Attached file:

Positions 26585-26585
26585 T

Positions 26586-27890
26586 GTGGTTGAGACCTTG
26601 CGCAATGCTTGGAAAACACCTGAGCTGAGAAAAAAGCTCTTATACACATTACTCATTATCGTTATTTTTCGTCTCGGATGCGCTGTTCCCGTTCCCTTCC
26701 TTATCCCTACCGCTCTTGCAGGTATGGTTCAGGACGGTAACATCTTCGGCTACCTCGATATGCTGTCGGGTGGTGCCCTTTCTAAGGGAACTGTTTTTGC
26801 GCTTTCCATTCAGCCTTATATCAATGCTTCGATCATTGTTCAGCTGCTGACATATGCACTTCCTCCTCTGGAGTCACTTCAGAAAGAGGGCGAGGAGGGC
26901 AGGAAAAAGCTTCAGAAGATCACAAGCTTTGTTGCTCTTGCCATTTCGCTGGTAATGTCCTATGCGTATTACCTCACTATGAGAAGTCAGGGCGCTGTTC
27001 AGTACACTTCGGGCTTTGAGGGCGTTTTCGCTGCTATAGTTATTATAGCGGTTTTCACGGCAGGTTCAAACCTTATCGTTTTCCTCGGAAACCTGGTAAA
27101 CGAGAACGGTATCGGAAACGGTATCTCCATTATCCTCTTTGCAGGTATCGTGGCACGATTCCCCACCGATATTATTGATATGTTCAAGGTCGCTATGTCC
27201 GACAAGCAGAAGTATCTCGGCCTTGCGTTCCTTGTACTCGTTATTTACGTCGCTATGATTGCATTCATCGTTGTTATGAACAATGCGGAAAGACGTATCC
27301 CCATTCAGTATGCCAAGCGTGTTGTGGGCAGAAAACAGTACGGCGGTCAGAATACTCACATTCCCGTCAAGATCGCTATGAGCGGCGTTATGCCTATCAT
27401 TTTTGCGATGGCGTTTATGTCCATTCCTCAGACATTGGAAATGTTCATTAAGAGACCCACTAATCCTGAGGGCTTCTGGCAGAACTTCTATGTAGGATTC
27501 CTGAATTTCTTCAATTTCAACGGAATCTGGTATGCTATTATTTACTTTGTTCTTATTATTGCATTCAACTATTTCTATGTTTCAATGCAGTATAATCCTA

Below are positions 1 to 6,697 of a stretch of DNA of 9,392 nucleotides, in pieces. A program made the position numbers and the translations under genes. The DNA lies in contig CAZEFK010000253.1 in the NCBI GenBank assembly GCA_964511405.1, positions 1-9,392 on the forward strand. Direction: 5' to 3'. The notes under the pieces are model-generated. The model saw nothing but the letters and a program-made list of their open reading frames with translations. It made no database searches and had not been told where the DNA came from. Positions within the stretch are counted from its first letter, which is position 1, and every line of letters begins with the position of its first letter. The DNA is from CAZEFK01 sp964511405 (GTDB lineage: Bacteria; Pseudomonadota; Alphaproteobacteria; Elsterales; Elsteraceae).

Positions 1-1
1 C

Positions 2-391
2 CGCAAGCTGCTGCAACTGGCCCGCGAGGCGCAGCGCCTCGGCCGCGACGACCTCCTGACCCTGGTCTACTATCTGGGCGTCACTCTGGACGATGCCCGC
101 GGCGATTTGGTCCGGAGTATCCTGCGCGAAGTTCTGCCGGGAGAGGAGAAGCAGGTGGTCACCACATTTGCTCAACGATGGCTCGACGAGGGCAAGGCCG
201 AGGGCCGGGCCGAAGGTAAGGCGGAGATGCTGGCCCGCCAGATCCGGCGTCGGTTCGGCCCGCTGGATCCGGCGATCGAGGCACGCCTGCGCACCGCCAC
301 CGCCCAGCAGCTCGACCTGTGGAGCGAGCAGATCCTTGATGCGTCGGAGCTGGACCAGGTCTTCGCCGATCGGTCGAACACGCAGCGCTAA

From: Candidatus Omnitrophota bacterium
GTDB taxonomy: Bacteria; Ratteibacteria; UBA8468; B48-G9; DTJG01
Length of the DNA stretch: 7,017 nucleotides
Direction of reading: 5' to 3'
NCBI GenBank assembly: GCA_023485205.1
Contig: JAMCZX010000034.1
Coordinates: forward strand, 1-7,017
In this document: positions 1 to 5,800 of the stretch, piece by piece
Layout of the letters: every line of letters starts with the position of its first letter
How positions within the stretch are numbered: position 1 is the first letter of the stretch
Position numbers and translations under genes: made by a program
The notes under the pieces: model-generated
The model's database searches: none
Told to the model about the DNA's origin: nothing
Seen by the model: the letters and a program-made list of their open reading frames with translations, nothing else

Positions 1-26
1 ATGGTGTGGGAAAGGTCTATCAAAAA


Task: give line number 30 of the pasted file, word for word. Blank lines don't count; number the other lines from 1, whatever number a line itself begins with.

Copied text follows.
In this document: positions 1 to 5,800 of the stretch, piece by piece